Monday, April 11, 2011

The Kindergarten Chronicles - Part 3

Each school has its own application process, which is just a little bit different from everyone else’s application process. For the charters, there are the mysterious lotteries. Some are public. Some are not. One emails you the lottery results results. One writes back in the self-addressed stamped envelope you were supposed to enclose with the application, but I saw dozens, if not hundreds of parents hand in applications at the open house without the self-addressed stamped envelope. One, after a public lottery, writes you a letter giving you your number weeks after the event. The new one promises to get on the phone and call if you get selected.

Lotteries take place early to mid April. Results stagger in. You need to pre-register at your zoned school (during school/work hours) in Jan/Feb/March, and then you need to show up in person, with your bored or bewildered child to fill out pages of forms and present folders of documents during the first two weeks of April. Also, during school/work hours.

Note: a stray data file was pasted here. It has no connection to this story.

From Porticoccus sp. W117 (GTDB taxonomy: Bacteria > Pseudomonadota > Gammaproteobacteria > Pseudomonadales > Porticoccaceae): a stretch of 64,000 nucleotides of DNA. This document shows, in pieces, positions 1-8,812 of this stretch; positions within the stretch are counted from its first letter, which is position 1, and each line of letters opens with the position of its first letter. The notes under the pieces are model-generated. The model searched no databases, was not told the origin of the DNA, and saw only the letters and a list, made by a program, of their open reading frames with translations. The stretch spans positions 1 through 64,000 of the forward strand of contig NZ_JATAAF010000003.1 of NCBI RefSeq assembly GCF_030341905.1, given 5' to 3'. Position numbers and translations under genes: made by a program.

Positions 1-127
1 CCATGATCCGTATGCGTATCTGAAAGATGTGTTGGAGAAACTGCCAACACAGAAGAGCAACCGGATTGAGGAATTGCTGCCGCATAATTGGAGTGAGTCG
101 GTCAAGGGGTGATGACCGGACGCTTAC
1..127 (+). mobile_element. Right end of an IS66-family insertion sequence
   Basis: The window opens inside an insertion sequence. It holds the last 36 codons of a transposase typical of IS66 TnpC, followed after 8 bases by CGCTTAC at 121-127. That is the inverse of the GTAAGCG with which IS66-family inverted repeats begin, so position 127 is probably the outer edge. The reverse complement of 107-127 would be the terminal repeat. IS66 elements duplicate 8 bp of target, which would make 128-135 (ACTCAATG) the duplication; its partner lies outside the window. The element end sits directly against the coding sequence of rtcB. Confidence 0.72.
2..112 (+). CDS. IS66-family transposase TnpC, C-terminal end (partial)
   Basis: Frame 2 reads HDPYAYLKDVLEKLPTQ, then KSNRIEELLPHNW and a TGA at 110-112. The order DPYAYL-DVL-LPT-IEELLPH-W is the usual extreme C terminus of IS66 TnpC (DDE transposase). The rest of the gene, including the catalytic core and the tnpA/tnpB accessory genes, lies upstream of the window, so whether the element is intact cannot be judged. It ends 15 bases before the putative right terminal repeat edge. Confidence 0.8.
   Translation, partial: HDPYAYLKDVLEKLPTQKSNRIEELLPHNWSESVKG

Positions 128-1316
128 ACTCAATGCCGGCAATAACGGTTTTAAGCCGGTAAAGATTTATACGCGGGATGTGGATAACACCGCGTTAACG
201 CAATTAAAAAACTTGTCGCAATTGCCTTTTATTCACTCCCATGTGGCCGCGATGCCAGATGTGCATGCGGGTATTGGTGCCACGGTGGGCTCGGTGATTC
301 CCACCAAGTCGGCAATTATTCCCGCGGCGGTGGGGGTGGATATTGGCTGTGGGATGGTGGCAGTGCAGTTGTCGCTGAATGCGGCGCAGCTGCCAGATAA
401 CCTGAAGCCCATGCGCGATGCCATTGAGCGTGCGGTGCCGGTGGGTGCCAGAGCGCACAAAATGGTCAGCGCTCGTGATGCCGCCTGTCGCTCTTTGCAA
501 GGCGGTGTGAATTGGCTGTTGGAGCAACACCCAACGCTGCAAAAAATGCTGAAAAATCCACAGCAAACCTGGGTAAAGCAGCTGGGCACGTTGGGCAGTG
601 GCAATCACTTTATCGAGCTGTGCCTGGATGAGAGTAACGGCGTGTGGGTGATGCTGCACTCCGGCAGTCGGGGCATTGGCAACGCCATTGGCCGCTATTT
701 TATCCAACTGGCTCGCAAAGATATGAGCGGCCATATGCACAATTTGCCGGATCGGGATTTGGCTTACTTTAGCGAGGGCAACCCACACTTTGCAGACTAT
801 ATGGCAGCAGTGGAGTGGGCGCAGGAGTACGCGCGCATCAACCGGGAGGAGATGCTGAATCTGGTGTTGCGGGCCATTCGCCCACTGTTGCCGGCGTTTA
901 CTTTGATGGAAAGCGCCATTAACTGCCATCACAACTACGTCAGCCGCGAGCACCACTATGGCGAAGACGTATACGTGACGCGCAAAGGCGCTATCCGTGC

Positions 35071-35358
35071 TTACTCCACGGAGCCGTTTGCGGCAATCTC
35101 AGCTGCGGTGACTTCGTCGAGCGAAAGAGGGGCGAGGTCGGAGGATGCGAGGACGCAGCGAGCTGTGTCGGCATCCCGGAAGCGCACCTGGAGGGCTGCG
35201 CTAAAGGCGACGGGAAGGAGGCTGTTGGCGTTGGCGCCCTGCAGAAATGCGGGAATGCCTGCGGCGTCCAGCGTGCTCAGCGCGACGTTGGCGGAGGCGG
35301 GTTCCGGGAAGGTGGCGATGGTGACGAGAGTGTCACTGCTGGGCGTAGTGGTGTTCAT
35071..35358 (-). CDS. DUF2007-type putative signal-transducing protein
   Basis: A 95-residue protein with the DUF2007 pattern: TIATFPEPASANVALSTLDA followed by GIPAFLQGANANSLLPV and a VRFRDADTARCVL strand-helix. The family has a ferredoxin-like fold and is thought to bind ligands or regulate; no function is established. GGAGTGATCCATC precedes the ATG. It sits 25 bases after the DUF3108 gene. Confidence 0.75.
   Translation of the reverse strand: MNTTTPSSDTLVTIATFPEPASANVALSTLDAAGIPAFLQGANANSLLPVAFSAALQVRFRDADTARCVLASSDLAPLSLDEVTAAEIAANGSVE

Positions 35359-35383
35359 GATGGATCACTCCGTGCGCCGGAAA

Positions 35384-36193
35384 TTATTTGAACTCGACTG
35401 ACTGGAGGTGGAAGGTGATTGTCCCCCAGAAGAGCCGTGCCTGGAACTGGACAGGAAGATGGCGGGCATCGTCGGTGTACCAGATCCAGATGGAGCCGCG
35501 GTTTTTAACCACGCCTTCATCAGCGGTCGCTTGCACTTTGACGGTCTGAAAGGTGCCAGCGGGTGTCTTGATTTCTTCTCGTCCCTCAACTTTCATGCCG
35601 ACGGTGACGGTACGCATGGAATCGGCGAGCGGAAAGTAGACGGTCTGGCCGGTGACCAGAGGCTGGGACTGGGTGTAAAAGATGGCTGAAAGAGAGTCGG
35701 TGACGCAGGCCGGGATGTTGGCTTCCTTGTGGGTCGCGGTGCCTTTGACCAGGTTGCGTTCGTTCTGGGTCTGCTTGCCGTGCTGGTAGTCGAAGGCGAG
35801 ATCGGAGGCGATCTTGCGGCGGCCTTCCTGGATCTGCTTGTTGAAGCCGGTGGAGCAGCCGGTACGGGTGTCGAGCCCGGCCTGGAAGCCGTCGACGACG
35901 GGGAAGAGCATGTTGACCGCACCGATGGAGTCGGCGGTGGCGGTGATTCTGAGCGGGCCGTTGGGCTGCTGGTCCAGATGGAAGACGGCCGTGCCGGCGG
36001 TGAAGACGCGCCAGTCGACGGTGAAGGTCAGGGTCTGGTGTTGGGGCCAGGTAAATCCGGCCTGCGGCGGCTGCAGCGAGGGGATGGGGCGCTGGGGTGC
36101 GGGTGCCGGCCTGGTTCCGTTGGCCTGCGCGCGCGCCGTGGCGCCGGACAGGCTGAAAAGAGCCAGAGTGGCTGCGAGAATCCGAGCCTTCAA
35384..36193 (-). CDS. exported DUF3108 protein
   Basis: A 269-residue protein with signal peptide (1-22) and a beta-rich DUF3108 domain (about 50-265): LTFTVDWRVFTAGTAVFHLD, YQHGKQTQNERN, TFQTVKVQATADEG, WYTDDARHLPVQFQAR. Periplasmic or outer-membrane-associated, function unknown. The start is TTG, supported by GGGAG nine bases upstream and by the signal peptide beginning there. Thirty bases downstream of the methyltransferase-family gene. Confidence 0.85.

Liana did not attend any of the open houses or orientations with me. When I first started discussing potential schools with her, she became angry and obstinate. “I WANT TO GO TO THE RENAISSAINCE SCHOOL!” she proclaimed. The kid never forgets a thing, and she remembered that long ago day when I took her with me to vote at Renaissance, and said she might go to school there. That is the school that, last year, accepted 40 out of 1495 applicants.

After listening to me sing the praises of the various potential schools, and after overhearing dozens (or more) adult conversations about kindergarten possibilities, she has become resigned to the reality. We don’t know where you are going to kindergarten. It will be a surprise!